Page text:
Our cloth diapering adventure

So I've been avoiding the blog because I know I'm supposed to be writing part 2 of the sock knitting post, and I really don't feel like exerting the brainpower necessary. I realized that I have a formula that usually works for *me* to figure out heels, but it wouldn't translate for everyone and every pattern, so I need to do some math & thinking about how to make it universal. And I just haven't felt able to do that lately!

But I have lots of other things I've been wanting to blog about, and I decided it was silly to put all of those on hold until I had the time & brainpower to put the sock stuff into words. Plus, Catt tells me that she got some help from post #1 anyway, so maybe post #2 isn't vitally needed by anyone right now? At any rate, it's going to take a backseat to things like baby stuff for now!

Before Evan was born, we decided we were going to do cloth diapers, and we have enough friends who were also doing it that we felt fairly confident about it. In particular, Mandy wrote a very thorough post about her experiences, and our local cloth diaper store offers workshops to learn about everything in person. So I thought I'd pass on some lessons we've learned, in case it helps anyone else out!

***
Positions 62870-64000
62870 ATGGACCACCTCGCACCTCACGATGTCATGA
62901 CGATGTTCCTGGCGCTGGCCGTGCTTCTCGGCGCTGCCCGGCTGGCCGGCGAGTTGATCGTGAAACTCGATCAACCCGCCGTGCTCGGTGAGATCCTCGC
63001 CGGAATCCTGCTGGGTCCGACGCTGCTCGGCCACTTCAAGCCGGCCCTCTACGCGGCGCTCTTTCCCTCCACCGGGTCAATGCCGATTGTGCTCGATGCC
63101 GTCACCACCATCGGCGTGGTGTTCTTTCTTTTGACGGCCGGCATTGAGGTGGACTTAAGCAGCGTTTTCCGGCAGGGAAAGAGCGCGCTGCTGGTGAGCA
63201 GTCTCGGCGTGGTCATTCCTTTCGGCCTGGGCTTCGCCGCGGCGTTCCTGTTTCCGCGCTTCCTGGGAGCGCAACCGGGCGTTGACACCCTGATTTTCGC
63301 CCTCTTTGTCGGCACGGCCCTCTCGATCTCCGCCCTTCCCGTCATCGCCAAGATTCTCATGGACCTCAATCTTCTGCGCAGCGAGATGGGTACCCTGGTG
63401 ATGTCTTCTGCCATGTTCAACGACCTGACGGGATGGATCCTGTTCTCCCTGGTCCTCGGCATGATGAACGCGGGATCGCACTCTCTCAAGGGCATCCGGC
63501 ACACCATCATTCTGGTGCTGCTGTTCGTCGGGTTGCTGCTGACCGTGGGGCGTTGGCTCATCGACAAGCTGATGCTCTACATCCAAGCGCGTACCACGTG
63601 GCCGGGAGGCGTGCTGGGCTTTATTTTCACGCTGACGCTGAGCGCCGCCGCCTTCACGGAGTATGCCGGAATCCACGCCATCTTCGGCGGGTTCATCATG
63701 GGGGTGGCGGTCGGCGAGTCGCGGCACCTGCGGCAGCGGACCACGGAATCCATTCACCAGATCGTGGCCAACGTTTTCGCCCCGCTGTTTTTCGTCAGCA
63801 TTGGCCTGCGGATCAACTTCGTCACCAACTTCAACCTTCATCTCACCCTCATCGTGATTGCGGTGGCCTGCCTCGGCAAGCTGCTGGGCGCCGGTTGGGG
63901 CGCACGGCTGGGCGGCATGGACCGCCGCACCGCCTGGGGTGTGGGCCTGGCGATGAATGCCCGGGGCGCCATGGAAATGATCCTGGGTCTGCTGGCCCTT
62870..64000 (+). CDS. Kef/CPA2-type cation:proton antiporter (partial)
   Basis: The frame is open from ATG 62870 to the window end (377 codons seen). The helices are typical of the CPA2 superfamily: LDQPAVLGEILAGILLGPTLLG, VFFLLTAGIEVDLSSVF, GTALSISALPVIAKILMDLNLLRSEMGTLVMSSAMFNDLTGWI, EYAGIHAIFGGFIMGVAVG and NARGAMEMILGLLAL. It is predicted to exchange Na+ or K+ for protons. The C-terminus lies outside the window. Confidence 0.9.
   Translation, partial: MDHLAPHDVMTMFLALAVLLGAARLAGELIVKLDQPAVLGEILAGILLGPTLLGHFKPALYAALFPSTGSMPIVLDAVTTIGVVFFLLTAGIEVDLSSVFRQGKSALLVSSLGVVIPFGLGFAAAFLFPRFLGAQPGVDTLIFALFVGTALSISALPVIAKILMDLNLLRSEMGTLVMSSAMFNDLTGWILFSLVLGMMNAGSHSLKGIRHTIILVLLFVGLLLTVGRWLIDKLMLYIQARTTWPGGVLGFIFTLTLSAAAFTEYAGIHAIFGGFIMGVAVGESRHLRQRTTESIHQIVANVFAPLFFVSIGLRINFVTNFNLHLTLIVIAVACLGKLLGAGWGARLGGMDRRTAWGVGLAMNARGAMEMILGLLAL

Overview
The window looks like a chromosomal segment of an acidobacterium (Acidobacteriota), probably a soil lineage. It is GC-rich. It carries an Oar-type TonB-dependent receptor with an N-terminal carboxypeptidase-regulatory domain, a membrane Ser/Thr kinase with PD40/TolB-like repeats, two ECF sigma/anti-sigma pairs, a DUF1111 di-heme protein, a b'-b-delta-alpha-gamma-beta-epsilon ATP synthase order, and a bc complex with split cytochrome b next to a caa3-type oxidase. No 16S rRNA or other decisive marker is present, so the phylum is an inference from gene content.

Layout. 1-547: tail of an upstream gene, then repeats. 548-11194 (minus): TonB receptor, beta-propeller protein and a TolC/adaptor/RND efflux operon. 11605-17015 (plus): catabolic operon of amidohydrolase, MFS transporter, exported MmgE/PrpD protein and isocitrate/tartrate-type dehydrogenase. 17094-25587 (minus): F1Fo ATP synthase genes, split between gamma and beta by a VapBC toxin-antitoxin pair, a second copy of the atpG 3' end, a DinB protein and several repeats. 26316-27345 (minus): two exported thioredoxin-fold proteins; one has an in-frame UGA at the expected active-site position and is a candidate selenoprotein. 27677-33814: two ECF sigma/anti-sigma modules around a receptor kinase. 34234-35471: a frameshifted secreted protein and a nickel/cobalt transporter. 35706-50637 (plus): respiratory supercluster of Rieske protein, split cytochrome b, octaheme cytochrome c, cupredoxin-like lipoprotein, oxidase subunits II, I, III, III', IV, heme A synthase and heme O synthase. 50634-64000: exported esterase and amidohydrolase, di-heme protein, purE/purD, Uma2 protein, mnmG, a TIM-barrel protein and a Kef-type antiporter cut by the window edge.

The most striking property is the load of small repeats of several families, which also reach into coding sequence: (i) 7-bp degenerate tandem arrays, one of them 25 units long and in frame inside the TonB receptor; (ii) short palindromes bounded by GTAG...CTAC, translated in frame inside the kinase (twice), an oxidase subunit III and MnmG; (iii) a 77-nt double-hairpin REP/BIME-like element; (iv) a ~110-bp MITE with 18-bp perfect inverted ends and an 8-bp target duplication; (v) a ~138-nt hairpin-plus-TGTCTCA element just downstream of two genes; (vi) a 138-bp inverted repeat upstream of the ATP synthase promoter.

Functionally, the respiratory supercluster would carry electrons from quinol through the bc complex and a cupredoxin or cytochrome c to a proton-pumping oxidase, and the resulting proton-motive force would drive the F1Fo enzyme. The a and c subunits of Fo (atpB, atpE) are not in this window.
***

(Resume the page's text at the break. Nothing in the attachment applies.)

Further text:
1. Modern cloth diapers can be confusing, because there are so many different types. If you can learn about them in person, I recommend it. There's lots of information online, but early on I found myself reading & re-reading and still not able to visualize all the types of diapers & keep them straight. If you have a local diaper store, see if they offer a workshop, and if not, at least go in and have an employee explain everything to you. Once you've done that, take some time to re-read information online and ponder what will work best for you before you make any purchases.
2. Consider trying before you buy. Lots of stores (including some online retailers) offer rental programs or other trials where you can sample a variety of diapers before you make a purchase. Different babies have different needs, so sometimes it helps to try different diapers on your baby. Additionally, a lot of babies only fit in newborn sized diapers for a few weeks (but are really too small to get a good fit with bigger diapers), so you may not want to spend a lot of money buying newborn diapers. Our store offers a newborn rental program, so we used their newborn sized diapers (and some prefolds, more about that in a minute!) for a few weeks, then made some purchases in larger sizes. If that isn't an option for you, maybe you have a friend who can loan you a few diapers to try out. Additionally, there are lots of places to buy used diapers, and discount sites you can sign up for to get new ones at a steep discount on some kinds of diapers. If you want to sample lots of kinds of diapers and can't borrow/rent them, at least either buy them used or on sale!